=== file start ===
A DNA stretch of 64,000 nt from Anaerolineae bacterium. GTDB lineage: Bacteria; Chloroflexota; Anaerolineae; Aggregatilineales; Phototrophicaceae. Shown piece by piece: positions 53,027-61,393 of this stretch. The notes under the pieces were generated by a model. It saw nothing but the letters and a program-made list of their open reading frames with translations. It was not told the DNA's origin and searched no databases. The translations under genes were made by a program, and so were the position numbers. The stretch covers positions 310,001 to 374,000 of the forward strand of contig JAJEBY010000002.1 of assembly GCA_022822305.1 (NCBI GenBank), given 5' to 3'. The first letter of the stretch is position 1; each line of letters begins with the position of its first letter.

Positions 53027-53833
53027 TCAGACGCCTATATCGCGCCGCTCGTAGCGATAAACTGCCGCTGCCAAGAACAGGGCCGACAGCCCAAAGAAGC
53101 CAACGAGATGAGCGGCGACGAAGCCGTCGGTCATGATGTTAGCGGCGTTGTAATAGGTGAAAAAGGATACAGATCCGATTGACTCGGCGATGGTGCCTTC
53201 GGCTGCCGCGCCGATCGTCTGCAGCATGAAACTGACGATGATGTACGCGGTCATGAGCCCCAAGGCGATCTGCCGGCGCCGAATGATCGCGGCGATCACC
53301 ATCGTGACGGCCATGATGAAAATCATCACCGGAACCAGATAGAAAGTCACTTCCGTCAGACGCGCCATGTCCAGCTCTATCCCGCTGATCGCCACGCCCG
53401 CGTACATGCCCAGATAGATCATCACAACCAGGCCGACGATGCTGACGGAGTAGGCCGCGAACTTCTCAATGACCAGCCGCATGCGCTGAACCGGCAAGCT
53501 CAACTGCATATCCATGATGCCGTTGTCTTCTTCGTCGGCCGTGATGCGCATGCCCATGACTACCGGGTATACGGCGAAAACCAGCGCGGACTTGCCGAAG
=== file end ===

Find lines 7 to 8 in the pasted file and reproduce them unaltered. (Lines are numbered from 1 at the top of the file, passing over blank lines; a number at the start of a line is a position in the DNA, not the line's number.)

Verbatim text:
53401 CGTACATGCCCAGATAGATCATCACAACCAGGCCGACGATGCTGACGGAGTAGGCCGCGAACTTCTCAATGACCAGCCGCATGCGCTGAACCGGCAAGCT
53501 CAACTGCATATCCATGATGCCGTTGTCTTCTTCGTCGGCCGTGATGCGCATGCCCATGACTACCGGGTATACGGCGAAAACCAGCGCGGACTTGCCGAAG